Jens sits at our dining room table, our only table, in La Esperanza, as Laura and I explain to him the particular water challenges we face here in Intibucá. Jens, a 17 year old, US born citizen of German heritage, living in Tegucigalpa, Honduras, is visiting with us over the next few days. His older brother Jan, Jan’s friend Aeden, and Mario, a friend of both families and the driver/chaperon for the trip, are all visiting us in our small and modest home. Aeden is home from college in Prague where he studies cinematography. Jan is interested in the same career, but studies at Emory University in Georgia. Shoulder to Shoulder has contracted with Aeden to produce three videos: two will be short ones on brigades and Shoulder to Shoulder in general, and the third will be a documentary on the bilingual school. Presently, we’re trying to arrange a fold out coach and three mattresses on our limited floor space so everyone can sleep. Jens continues to incredulously question us on the water, unwilling to conceive that water runs only every other day. “But, what do you do about that ‘take a shower every day’ rule?” We then introduce Jens to the concept of a bucket shower, a concept he’ll become familiar with over the next three days.
The rural, isolated, poor, frontier region of Intibucá is very unfamiliar to our four guests from Tegucigalpa. You might say that it presents as more foreign to them than it would have even to us when we first arrived. But they have all come with a spirit of openness, acceptance, and generosity. They capture on video the commitment to service in Pinares where Virginia Commonwealth University and Fairfax Family Practice Centers are holding their two week medical brigade. After a morning and afternoon of videotaping there, we drive south toward Concepcion where our guests will stay with us in our home there. It is clear that Mario doesn’t believe me when I tell him that three minutes after leaving Pinares we’ll run out of pavement. When we begin bumping up and down, navigating the trenches where rain has eroded the road, he asks how far to Concepcion. “Maybe ten miles, but it will take us about an hour.” Mario works with the Central American Bank. The Central American Bank subsidized the paving of this road. According to their records, it’s been paved all the way to Camasca. He will register an official complaint report. But our going is slow, not only because of the road, but also because every five minutes or so, Aeden and Jan yell to stop the car. They grab their equipment and jump out of the car. They take beautiful shots of the expansive terrain, the majestic mountains, and the awe it inspires. I take this road too often. I no longer recognize the breathtaking views or the bumpy drive.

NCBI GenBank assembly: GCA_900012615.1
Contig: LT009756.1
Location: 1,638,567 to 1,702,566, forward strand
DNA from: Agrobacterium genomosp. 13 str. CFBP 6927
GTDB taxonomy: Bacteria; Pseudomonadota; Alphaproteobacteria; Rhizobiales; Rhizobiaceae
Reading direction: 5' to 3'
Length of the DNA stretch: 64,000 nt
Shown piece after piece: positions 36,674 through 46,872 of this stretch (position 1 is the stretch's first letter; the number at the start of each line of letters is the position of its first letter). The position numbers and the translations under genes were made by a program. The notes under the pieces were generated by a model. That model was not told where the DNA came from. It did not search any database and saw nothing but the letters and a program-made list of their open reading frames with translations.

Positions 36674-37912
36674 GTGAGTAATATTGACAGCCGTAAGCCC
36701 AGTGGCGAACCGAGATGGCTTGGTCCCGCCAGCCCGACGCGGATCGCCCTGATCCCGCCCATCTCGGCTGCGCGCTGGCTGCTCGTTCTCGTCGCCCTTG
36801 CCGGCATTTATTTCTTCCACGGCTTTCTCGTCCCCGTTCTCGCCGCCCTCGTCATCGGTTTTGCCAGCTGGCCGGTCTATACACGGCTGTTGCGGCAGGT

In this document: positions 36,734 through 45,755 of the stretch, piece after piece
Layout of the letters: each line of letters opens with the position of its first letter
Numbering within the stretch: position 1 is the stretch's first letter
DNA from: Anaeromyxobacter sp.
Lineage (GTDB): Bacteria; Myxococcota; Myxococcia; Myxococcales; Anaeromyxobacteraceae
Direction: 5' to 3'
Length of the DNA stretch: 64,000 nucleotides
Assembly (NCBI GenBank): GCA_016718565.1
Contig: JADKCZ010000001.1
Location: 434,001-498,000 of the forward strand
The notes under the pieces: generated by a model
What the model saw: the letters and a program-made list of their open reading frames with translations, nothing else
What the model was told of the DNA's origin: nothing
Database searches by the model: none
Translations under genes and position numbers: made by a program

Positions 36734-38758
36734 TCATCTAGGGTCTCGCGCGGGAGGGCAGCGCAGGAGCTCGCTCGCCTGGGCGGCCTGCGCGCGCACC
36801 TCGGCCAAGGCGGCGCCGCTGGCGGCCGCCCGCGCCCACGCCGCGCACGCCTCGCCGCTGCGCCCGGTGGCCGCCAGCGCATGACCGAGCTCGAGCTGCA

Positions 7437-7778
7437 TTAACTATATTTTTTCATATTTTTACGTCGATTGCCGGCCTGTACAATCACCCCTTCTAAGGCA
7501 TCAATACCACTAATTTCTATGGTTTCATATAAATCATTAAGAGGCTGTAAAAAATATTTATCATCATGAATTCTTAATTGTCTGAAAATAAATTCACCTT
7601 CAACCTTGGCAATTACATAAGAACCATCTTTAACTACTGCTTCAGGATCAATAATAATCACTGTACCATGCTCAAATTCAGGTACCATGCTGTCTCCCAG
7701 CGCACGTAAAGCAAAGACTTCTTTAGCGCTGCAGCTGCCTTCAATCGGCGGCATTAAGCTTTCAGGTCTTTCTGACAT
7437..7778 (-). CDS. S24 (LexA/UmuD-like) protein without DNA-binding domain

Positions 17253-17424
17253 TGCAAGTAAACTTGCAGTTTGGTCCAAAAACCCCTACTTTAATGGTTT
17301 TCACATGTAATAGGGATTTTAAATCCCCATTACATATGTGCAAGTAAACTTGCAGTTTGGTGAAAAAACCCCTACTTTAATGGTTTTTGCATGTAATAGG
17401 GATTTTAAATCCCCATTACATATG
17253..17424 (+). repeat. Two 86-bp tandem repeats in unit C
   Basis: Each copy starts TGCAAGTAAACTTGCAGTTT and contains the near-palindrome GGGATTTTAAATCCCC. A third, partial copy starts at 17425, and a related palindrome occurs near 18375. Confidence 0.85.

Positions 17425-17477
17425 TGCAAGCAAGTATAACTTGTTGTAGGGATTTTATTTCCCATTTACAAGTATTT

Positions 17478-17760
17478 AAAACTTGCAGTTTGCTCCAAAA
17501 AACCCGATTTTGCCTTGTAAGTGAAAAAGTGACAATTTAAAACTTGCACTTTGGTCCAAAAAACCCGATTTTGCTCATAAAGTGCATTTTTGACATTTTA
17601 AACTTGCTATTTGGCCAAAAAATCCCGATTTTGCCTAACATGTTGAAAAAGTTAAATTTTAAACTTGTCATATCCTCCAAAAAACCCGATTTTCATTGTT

In Concepcion we all settle into our home. There is a lot more space and rooms, but we’re short a mattress. Mario disappears for a short time, and, unbeknownst to us, borrows a mattress from our neighbors. We tell the boys there is always water at night, but we often lose it for a few hours in the morning. They take no heed to our warning. In the morning, as they take their bucket showers, Laura and I are holding back our laughter as we watch them throwing cold water from our pila onto their bodies. So energetic and enthusiastic, so bright and ready to take on the world. With the medium of video, they will make art, their free expression to inspire.
We head to Camasca and the bilingual school. Here, they are recording a view of hope. The parents send their children to our school with a great hope of something new, of achievement, of a better day. I can’t help think about those expansive, limitless views of the mountains from yesterday. Ironic, here where boundless beauty is so easily witnessed in nature, the constraints of poverty are so clear. Poverty limits experience, limits the horizon. Aeden films Juan Carlos and Keilyn, two cousins who live two-hundred meters below the town proper. They don’t have much, but they do have a climb up a great hill every morning. It’s a rugged climb and I feel some shame for my self pity that the road I travel is not paved. The path Juan Carlos and Keilyn take is one with carved footholds into a slate, rock face. They climb, we climb, we film, we record, and this is hope. It springs upon us when we reach the summit, an opening appears. Then we’re at the school.
Some of us have been given much, some of us, little. But all of us have rutted roads to travel, and all of us can gaze upon the expansive beauty of our world. Can not all of us then pattern hope? We can remember and record. We can share. It is not so important from where we start our journeys, but the integrity of the journey is the clear testament of hope.